5 helpful tips to keep you calm during your endoscopy
An endoscopy is a minimally invasive medical procedure when a ‘scope’ (thin, flexible tube with a light and camera on the end) is introduced into the body in order to look at internal organs and structures. This is a fairly common procedure and can be used to investigate symptoms, diagnose certain conditions and even deliver treatments in some cases.
Whilst endoscopy is an everyday procedure for those medical professionals who carry them out, for patients they can sometimes be daunting and stressful. Studies have even shown endoscopy to produce a classical ‘stress response’ with increased release of noradrenaline and cortisol (major ‘stress’ hormones), as well as a significant increase in heart rate. This is a similar physiological pattern seen in the ‘fight or flight’ response. Anxiety during endoscopy is a widely researched area as it often impacts the outcome of the endoscopy, the ease of the procedure itself and whether or not it will need to be repeated; keeping calm and relaxed can make passage of the scope easier and less uncomfortable. This article outlines 5 helpful tips and tricks to help keep calm during your endoscopy!
Know yourself and your own coping strategies
For some people, the idea of having a medical procedure is not that much of a worry. However, there are many people for whom this would be a major source of anxiety. The first step in preparing to have something like an endoscopy done is to identify your own anxiety levels. Focused studies of endoscopic procedures show that people who generally have higher levels of anxiety are more likely to experience panic attacks. Identifying your own levels and feelings of anxiety regarding the upcoming procedure is the first step in formulating appropriate coping strategies to reduce stress. Research has also shown that, in addition to identifying the source of stress, those who use specific strategies tailored to their own day-to-day coping mechanisms show maximum benefit during the endoscopy. From a medical perspective, women and patients with other medical problems have been shown to be at the highest risk of developing anxiety during endoscopy, and that merely identifying these patients who are at a higher risk of stress and anxiety prior to the procedure shows improved patient satisfaction and reduced anxiety during endoscopy.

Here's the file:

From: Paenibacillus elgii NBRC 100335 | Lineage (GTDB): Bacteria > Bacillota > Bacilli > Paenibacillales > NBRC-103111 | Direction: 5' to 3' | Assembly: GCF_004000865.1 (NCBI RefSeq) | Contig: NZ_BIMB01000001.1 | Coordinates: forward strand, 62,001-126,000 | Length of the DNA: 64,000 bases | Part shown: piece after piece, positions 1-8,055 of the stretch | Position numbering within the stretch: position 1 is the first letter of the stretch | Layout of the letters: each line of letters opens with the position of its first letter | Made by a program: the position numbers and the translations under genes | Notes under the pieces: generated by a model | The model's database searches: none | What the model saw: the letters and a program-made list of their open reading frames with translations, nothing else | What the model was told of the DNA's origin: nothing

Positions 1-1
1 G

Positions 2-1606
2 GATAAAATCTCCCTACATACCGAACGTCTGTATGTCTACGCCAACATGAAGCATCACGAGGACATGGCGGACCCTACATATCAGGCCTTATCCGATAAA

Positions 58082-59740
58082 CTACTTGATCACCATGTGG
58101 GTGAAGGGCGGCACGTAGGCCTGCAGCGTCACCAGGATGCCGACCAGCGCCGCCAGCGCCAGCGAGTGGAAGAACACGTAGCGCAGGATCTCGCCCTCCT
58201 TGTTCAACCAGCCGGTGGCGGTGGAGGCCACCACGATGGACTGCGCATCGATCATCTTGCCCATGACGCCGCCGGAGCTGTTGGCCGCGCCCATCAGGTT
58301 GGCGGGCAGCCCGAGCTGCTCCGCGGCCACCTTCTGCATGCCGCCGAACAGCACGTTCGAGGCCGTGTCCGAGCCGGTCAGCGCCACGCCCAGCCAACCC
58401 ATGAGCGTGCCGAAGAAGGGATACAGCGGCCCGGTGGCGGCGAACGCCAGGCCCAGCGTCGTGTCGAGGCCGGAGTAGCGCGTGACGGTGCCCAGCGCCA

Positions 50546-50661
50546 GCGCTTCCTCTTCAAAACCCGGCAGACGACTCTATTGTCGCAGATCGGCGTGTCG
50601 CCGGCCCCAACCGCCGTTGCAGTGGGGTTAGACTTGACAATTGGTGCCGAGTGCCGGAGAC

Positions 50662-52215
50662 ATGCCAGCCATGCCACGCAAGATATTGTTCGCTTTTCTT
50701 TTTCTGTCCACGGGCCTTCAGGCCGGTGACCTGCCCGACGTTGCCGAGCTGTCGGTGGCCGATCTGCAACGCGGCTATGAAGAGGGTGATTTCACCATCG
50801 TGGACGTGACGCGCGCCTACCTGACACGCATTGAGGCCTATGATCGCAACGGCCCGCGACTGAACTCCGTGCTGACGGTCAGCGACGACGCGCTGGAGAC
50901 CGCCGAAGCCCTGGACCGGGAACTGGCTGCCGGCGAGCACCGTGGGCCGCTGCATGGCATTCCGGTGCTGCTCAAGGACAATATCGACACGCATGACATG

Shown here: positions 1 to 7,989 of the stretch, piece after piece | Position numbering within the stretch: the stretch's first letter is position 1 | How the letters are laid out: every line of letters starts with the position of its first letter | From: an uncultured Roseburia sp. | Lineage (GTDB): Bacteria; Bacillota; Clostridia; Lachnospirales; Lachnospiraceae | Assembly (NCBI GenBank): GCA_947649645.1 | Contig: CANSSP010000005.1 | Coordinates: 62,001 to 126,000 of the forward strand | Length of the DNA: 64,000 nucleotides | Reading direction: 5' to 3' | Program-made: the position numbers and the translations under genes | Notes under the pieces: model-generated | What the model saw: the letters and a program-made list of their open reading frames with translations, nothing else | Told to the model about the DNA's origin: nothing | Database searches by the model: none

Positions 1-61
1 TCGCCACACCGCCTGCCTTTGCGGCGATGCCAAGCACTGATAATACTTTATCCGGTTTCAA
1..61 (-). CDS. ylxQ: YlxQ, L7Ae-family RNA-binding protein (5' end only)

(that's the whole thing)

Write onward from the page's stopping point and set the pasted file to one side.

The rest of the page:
Get to know what is going on
Whether you are feeling particularly anxious or not, it is a good idea to find out as much as you can about the exact procedure that you are going to have in advance of having it done. There are many different types of endoscopy, and patient experience can vary greatly on what is being investigated or treated specifically. Several studies have shown that high levels of patient education/information reduces heart rate and distress during endoscopic procedures, as well as producing positive effects on patient perception, compliance, and procedure-associated anxiety.
The best way to find out all of the relevant information is to speak to your doctor (ideally the one who has referred you or will be performing the endoscopy). Sometimes the consultations can seem a little short, or you may forget to ask some questions, so it can be helpful to write down questions as you think of them, and then take them with you to your consultation for further discussion with an experienced clinician. There is also a lot of good information online. The NHS webpage on endoscopy has a lot of useful information, or visit our specialist pages on endoscopy for more information.
Discuss the option of sedation